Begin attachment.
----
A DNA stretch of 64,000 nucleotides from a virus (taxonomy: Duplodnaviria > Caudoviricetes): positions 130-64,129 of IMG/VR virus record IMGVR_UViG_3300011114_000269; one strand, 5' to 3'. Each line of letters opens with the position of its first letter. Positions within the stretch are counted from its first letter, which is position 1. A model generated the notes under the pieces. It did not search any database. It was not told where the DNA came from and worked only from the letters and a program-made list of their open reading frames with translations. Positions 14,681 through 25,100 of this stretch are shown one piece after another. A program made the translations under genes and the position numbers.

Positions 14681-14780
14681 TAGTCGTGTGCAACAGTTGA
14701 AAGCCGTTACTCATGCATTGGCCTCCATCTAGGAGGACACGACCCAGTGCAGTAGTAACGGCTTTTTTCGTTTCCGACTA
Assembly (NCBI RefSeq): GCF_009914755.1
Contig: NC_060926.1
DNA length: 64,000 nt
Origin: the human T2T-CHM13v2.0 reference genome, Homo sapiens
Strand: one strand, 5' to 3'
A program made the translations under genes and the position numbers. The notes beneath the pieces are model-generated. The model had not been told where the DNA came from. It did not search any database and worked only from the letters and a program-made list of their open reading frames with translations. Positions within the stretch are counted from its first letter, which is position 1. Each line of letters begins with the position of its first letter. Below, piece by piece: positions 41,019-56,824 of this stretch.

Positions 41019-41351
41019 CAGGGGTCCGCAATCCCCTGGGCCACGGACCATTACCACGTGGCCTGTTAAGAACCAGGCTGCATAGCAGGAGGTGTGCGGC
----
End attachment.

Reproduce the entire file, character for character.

A DNA stretch of 64,000 nucleotides from a virus (taxonomy: Duplodnaviria > Caudoviricetes): positions 130-64,129 of IMG/VR virus record IMGVR_UViG_3300011114_000269; one strand, 5' to 3'. Each line of letters opens with the position of its first letter. Positions within the stretch are counted from its first letter, which is position 1. A model generated the notes under the pieces. It did not search any database. It was not told where the DNA came from and worked only from the letters and a program-made list of their open reading frames with translations. Positions 14,681 through 25,100 of this stretch are shown one piece after another. A program made the translations under genes and the position numbers.

Positions 14681-14780
14681 TAGTCGTGTGCAACAGTTGA
14701 AAGCCGTTACTCATGCATTGGCCTCCATCTAGGAGGACACGACCCAGTGCAGTAGTAACGGCTTTTTTCGTTTCCGACTA
Assembly (NCBI RefSeq): GCF_009914755.1
Contig: NC_060926.1
DNA length: 64,000 nt
Origin: the human T2T-CHM13v2.0 reference genome, Homo sapiens
Strand: one strand, 5' to 3'
A program made the translations under genes and the position numbers. The notes beneath the pieces are model-generated. The model had not been told where the DNA came from. It did not search any database and worked only from the letters and a program-made list of their open reading frames with translations. Positions within the stretch are counted from its first letter, which is position 1. Each line of letters begins with the position of its first letter. Below, piece by piece: positions 41,019-56,824 of this stretch.

Positions 41019-41351
41019 CAGGGGTCCGCAATCCCCTGGGCCACGGACCATTACCACGTGGCCTGTTAAGAACCAGGCTGCATAGCAGGAGGTGTGCGGC